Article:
As my more regular readers will know, I am drawn to philosophy and critical thinking – and believe their wider study and application in our schools would see our young people and those who work alongside them better equipped for the wider world.
For this month’s blog, I wanted to share the concept of “The IKEA Effect”. Put simply, we assign greater value to things that we have had a hand in creating. As the image below succinctly puts it: “we love it more if we made it.”
I was reminded of this phenomenon, which I think we probably all can relate to even if we don’t necessarily understand the psychological reasons behind it, when my Facebook account shared with me a memory from ten years ago of a Tudor townhouse that my youngest son (with some help from Dad!) made for a school project.
As parents and as teachers and leaders in school, we can see this every time we see children produce a cake, a painting, a model or any host of other items, but also in their written work. I remember as a young teacher, working in a very socially and economically disadvantaged community, being upset upon witnessing a particularly vulnerable child regularly destroy their own work. It was symptomatic of some very deep-rooted issues the child was experiencing, and was a very clear manifestation of their own lack of self-worth.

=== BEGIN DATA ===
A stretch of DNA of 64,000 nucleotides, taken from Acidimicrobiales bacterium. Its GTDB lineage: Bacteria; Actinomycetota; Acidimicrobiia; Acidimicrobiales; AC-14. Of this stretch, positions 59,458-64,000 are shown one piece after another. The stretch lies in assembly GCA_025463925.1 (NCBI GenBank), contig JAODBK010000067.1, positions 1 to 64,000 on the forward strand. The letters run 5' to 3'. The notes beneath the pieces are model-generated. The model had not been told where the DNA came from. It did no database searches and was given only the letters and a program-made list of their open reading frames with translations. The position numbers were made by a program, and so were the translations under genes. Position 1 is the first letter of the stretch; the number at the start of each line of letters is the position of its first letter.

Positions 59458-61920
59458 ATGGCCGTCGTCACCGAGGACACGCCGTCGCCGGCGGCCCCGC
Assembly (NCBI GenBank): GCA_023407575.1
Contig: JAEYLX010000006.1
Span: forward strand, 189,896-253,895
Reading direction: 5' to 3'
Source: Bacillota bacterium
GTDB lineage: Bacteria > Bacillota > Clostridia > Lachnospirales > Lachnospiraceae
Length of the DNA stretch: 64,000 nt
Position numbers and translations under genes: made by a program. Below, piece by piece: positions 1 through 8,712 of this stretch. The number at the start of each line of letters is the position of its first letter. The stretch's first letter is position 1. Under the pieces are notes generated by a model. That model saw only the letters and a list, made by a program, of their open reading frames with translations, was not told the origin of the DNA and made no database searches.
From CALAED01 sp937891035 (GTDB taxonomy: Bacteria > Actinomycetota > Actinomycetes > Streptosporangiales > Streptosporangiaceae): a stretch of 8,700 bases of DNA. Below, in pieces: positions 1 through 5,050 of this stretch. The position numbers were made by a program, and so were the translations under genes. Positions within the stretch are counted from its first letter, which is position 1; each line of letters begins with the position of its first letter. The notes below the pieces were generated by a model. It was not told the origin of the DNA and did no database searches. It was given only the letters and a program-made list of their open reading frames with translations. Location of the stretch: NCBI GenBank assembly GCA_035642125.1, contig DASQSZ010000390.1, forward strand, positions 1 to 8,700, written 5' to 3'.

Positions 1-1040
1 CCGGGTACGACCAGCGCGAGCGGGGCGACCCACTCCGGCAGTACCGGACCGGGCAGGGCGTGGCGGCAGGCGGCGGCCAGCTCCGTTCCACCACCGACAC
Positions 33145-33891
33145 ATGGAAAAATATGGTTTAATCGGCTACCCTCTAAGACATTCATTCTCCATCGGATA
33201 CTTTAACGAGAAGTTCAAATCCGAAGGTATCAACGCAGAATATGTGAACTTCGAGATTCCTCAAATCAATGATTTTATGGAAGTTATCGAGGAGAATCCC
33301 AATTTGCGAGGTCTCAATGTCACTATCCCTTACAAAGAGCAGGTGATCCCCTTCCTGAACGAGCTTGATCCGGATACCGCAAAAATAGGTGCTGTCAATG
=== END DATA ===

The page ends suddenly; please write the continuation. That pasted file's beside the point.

As professionals in schools, we also see value in our own work (the lesson plans and resources, the schemes of work, the assemblies we create etc. etc.) beyond what others may see in it. We have an emotional connection with it. It is an expression of our expertise and experience.
As a Trust, we recognise this. Whilst seeing the inherent efficiencies of collaboration and standardisation, we also understand the necessity for personal contribution. Our subject leaders, subject experts and secondees are leading colleagues across schools and subjects in genuine processes of co-construction of programmes of study. We agree the “what”, and the “when”, but only some of the “how”. This gives scope for teachers to consider their classes, and their communities, and their own teaching skillsets. Without such considerations, lessons are all, in effect, “cover lessons”. Likewise, we support our school leaders with a policy suite, robust systems and structures for finance, HR, governance and safeguarding, whilst allowing them the same considerations of context as the teachers they work alongside. We aim to “support, not stifle”. That way, all can genuinely feel the IKEA Effect in school.
Finally, in the same way as the child who brings home their cupcakes takes great pleasure in seeing them eaten by others, and the child who painted the picture beams when it is displayed on the fridge door, so we should derive pleasure from sharing our work. Next month, I’ll be blogging about The Vault, our revamped online space for colleagues across the Trust to share their work with their colleagues. It relies on the generosity we have in abundance across our schools.
As always, thanks for reading my blog. This blog is part of my own IKEA Effect!